Glen Richgels' 7 Teaching and Learning Principles

 

1.         Teach the way kids learn.

This is the number one and primary principle. Pay attention to your students. Pay attention to their learning. They are more important than rigid, sequential curricula.

2.         Use group work.

Groups should not be homogenous. Try for as much heterogeneity as possible. There should be 3-4 students in a group. Sometimes groups of 2 are better, but in general 3-4. Change groups approximately once a month. Watch so that more average achievers get help and attention.

3.         Utilize student <=> student communication

Group work will facilitate this. There is no replacement for time for students to digest what the teacher has been saying or for students to make their own discoveries.

4.         Utilize teacher <=> student communication

Too many teachers teach in only one direction, the teacher as source of knowledge in the classroom. The teacher needs to take the time to listen, and this is in many forms observation, discussion, journals, . The teacher knows what they said, teachers need to take the time to find out what the students heard. Based upon what the students heard, instruction may have to be altered.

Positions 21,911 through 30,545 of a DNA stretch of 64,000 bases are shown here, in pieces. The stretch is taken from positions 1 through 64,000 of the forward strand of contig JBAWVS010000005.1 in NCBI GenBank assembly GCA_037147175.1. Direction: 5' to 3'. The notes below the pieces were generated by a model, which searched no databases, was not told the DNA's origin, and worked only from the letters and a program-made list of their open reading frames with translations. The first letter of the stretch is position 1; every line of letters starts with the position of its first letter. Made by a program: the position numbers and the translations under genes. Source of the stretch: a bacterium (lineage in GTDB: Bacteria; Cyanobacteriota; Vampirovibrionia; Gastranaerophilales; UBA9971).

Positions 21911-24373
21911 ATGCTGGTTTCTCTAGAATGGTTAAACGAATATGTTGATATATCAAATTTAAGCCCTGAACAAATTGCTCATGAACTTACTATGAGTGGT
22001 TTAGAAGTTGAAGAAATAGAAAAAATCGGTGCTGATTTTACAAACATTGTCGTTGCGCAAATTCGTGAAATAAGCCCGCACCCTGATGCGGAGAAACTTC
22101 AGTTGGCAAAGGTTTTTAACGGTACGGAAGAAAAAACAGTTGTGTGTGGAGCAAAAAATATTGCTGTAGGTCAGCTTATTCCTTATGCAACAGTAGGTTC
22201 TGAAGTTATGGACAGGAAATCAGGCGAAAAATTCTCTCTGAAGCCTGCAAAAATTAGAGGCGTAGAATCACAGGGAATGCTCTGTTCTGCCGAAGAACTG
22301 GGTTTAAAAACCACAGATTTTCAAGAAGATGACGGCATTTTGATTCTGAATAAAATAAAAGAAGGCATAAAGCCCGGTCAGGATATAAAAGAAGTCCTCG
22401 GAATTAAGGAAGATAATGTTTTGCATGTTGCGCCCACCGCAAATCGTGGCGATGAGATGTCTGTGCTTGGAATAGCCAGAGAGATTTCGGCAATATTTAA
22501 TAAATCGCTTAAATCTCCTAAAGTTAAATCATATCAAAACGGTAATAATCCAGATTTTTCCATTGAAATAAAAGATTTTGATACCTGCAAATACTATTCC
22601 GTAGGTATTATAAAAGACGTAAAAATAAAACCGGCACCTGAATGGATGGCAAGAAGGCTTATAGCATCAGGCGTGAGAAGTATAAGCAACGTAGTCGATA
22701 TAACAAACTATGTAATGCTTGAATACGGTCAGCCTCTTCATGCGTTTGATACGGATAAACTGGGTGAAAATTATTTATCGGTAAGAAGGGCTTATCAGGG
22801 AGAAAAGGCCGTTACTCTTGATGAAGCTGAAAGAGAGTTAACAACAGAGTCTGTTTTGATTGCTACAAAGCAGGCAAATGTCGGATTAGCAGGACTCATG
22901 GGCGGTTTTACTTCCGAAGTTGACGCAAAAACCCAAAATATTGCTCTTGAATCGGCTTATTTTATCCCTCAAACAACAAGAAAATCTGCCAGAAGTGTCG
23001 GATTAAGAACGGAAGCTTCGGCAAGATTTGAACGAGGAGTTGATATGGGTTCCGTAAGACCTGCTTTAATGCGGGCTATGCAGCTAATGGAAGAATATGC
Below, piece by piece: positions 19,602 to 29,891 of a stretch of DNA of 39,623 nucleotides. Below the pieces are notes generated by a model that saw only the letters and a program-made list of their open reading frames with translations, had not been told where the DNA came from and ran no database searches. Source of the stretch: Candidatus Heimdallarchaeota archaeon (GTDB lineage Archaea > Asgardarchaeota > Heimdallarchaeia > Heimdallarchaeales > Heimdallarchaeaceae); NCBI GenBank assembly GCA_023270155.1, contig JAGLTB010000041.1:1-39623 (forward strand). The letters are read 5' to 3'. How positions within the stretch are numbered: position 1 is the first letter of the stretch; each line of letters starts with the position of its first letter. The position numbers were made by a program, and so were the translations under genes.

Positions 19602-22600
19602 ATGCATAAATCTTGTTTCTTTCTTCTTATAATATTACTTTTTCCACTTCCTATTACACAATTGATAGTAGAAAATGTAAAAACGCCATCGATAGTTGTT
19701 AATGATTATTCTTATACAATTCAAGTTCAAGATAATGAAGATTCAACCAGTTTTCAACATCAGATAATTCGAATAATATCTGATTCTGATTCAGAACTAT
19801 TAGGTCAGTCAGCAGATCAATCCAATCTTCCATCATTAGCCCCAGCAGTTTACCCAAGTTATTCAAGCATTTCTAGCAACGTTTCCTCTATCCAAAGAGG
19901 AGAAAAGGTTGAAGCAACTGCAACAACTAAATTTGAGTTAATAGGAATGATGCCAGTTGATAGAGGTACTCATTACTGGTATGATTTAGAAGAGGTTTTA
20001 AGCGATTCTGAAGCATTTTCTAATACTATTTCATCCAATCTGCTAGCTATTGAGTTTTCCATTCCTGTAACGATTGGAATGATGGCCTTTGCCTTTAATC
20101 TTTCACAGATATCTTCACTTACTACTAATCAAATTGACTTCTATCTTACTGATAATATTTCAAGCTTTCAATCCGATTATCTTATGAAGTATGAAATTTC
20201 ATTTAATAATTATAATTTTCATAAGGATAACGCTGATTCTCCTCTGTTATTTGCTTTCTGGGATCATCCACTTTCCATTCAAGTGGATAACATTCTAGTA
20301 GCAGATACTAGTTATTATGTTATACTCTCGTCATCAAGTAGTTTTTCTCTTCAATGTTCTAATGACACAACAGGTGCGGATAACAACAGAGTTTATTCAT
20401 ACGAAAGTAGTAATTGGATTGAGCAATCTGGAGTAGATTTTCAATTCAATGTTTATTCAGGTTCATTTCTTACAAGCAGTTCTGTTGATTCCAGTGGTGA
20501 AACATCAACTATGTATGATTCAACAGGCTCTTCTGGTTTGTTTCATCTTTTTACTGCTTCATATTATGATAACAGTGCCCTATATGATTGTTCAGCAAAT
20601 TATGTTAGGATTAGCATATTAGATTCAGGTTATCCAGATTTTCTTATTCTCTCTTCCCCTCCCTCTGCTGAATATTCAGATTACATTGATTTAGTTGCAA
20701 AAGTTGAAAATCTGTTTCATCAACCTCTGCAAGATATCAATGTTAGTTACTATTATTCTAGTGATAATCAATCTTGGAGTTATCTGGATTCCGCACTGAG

5.         Encourage multiple solution paths

The old practice of having all students do things exactly the same way destroys creativity; destroys student motivation to problem solve. In traditional instruction students waited for the teacher to dispense how to do things and then follow the steps like mindless robots. Allowing/encouraging multiple solution paths will mean more work for the teacher, but does help sustain and encourage creativity. This is needed more as we prepare students for unknown futures. This has been an NCTM priority since the 1980s.

6.         Utilize problem solving and contextual settings for material

Students who see how mathematics is used and use it to solve problems, retain the material longer and learn it deeper than through rote memorization or with naked symbol practice.

7.         Assessment

Assessment has two purposes. The evaluation of what students have learned for the assignment of grades is the first purpose. This is a necessary evil of the teaching profession. Second and more important is the assessment of student learning for the purpose of altering instruction. As a teacher assesses students over time, the teacher learns how students learn, this impacts principle one. Teachers should consolidate what they learn about student learning through assessments to help them refine their ideas/knowledge of how students learn.